Friday Q & A: When to Start Blogging and Hiring Your First Programmer

Friday Q & A: When Should You Start Blogging, How to Hire Your First Programmer, Common Traits of Successful Blog Posts and How to Win $500

Every Friday, we’re answering your questions about business, startups, customer success and more.

Every Friday, we’re answering your questions about business, startups, customer success and more.

Happy Friday!

In our new Groove Friday Q & A segment, we’re answering any questions that you have about, well, anything.

A huge thank you to Sébastien Tromp, Josh and Steve Klein for this week’s questions.

Check out this week’s answers below, and jump in with your own thoughts in the comments!

How Early Is TOO Early to Start Blogging?

I suppose I should clarify a piece of advice I’ve been giving for some time now.

When I suggest that every single business start blogging now, I don’t necessarily mean that you need to publish something today.

What I mean to say is that every business should begin the process of developing and executing on a content marketing strategy that will bring in new customers.

If we simplify that strategy, the behavior loop would look like this:

  1. Figure out what your customers want to read about or solve.
  2. Write and publish content that fits your findings.
  3. Drive as much traffic as possible and convert readers into subscribers/customers.
  4. Repeat.

We’ve written about each step of this loop on the blog (some links here, though we have a much more comprehensive start-to-finish guide coming soon), but I wouldn’t recommend starting at Step 2.

At the same time, however, Step 1 needn’t be a drawn-out process. It can be as simple as emailing/calling 10-15 people and asking them: “what’s the biggest problem that I can solve for you?”. This simple exercise will arm you with incredibly valuable insights that can lead to your first batch of successful blog posts.

How Do You Hire Your First Programmer?

I had been a product guy for my entire career, working side-by-side with developers, so I had a bit of helpful experience when it came to actually hiring one, though we’ve certainly had our stumbles along the way.

If you’re looking for a developer to help you get your idea off of the ground, there are three things I’d recommend:

  1. Get comfortable—and good at—selling. You’re not just selling to customers; convincing a technical co-founder to invest in chasing your dream (and making it their dream, too) is one of the hardest sales you’ll ever have to make. A couple of my favorite books that helped me do just that are Neil Rackham’s SPIN Selling and Yes! by Noah Goldstein, Steve J. Martin and Robert Cialdini.
  2. Consider hiring a developer on a project basis. It’ll save you money and equity in the short-term, and you’ll be able to validate your product as you iterate, little by little. Once you have that validation, it’s a lot more likely that that same developer (or another one) will want to join the team.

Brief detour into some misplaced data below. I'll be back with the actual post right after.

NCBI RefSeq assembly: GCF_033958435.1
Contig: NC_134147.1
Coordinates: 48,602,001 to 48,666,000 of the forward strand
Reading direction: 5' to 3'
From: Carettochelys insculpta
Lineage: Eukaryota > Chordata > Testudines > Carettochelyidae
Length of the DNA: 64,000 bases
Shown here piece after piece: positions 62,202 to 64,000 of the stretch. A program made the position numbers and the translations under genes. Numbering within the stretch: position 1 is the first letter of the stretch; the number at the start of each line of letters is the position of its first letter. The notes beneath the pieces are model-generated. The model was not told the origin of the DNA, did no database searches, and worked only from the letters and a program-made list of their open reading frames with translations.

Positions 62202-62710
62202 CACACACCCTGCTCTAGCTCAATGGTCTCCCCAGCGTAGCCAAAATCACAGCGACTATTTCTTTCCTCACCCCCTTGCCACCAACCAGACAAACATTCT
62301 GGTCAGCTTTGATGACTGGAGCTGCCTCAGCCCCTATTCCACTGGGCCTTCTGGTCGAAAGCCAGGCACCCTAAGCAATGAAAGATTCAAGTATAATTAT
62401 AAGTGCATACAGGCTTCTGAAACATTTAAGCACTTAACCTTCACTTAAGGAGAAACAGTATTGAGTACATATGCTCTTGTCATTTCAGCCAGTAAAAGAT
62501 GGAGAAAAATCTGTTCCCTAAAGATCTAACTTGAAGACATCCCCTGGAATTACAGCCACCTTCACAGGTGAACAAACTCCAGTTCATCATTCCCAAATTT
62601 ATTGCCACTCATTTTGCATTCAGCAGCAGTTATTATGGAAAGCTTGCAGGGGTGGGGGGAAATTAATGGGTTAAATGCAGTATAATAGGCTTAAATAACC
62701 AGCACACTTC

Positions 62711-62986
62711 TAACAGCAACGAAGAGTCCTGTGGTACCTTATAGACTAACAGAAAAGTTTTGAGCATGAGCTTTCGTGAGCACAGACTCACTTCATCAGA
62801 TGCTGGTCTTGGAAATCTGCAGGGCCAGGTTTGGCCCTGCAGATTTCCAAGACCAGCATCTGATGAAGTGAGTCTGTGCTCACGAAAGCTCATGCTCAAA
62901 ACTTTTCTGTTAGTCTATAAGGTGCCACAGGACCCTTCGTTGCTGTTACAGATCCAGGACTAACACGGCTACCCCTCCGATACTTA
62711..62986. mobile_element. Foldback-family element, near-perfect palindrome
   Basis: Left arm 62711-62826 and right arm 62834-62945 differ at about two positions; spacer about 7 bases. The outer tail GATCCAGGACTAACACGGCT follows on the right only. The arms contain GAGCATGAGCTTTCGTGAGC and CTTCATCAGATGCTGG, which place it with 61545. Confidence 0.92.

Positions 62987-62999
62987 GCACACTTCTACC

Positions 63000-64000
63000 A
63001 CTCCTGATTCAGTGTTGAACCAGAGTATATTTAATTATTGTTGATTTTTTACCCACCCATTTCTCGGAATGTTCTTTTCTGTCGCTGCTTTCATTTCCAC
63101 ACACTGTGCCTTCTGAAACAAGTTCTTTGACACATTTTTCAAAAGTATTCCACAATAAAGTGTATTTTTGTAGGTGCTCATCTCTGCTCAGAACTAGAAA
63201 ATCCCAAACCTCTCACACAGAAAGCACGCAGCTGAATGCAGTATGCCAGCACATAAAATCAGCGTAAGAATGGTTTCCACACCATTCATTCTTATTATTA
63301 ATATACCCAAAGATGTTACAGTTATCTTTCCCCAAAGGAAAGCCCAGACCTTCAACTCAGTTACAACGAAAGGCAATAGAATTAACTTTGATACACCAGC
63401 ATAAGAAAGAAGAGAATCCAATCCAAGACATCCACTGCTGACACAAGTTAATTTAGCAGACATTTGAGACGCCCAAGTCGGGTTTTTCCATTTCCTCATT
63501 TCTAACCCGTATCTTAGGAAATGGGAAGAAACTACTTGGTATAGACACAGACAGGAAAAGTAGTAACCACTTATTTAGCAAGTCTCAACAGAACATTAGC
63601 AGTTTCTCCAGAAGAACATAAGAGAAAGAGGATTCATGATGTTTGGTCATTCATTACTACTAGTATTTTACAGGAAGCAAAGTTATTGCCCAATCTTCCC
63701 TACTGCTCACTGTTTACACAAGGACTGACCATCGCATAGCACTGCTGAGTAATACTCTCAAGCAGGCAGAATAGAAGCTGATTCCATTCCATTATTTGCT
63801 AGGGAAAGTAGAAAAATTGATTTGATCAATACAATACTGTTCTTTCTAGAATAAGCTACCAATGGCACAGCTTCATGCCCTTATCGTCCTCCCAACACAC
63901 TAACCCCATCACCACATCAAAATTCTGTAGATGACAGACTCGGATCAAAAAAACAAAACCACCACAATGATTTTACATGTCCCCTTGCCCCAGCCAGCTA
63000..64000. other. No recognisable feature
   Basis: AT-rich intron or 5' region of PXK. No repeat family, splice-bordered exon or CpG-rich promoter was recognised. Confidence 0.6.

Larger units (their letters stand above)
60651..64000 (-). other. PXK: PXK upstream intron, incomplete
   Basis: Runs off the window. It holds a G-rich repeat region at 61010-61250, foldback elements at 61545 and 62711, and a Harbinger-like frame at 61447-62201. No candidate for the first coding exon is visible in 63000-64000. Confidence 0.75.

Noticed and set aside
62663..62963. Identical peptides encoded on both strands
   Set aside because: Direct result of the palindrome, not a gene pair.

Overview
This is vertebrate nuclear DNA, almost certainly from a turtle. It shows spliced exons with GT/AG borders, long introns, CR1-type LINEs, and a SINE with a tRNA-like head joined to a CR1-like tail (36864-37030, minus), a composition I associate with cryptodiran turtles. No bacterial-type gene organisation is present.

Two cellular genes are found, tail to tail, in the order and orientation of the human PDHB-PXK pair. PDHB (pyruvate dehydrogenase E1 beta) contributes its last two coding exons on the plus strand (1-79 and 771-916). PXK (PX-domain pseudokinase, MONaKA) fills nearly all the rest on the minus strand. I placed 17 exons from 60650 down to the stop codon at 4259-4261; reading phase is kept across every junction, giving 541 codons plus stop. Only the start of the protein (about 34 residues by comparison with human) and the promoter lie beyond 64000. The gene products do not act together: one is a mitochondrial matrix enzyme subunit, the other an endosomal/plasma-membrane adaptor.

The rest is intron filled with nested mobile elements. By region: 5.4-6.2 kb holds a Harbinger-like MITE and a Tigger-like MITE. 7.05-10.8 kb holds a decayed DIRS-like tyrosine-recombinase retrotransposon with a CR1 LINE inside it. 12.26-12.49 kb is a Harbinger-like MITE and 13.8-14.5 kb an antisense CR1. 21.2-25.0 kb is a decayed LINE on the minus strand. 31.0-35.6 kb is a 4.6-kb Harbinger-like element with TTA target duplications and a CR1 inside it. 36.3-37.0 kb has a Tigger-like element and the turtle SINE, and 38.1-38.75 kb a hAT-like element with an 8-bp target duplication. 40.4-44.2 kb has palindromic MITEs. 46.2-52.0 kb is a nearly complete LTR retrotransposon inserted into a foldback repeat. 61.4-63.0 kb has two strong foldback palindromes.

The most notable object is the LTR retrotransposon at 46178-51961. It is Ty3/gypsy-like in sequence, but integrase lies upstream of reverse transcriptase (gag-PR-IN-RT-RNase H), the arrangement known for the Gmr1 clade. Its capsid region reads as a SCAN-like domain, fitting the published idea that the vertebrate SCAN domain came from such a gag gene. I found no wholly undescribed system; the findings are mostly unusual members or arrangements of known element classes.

3. If you can swing it, consider hiring an agency to build your prototype. There are pros and cons to this, but it’ll certainly help you get something built. Just make sure to start customer development a lot sooner than we did.

In terms of feeling out whether the developer will be a good developer, this will take some trial and error, but I would absolutely ask for examples of past projects and references, and then contact each of their references and ask them the questions that are bugging you. Ideally they’ll have references that are non-technical, too, so you can get a good sense of what they’re like to work with from a perspective that’s similar to your own.

What Do Successful Blog Posts Have in Common?

We’ve spent a ton of time trying to figure out what makes the best content…well, the best.

The “three b’s” idea was from a book I read, but I don’t remember which one, unfortunately.

As soon as I read it, a light bulb went off. I went back through all of our posts, and sure enough, the rule proved itself out across the board: the best posts provoke readers by challenging one or more of their “3 B’s”: beliefs, belongings and behavior. People are compelled to respond, to share and to be moved by that provocation.

Some examples include challenging the belief that everyone should be on Facebook or that raising money is always good, or that perhaps a physical office isn’t a necessary “belonging” for a business. Or that offering discounts might not be the best behavior.

Importantly, simply challenging one of the 3 B’s isn’t enough to make your content successful; it’s simply the cost of admission if you want people to pay attention at all.

I wish I had a repeatable formula for home runs, because then every single one of our posts would knock it out of the park, but “challenging a B” is 100% a shared trait among every single home run we’ve had.

Grow Blog
Alex Turnbull

Alex is the CEO & Founder of Groove. He loves to help other entrepreneurs build startups by sharing his own experiences from the trenches.

Read all of Alex's articles

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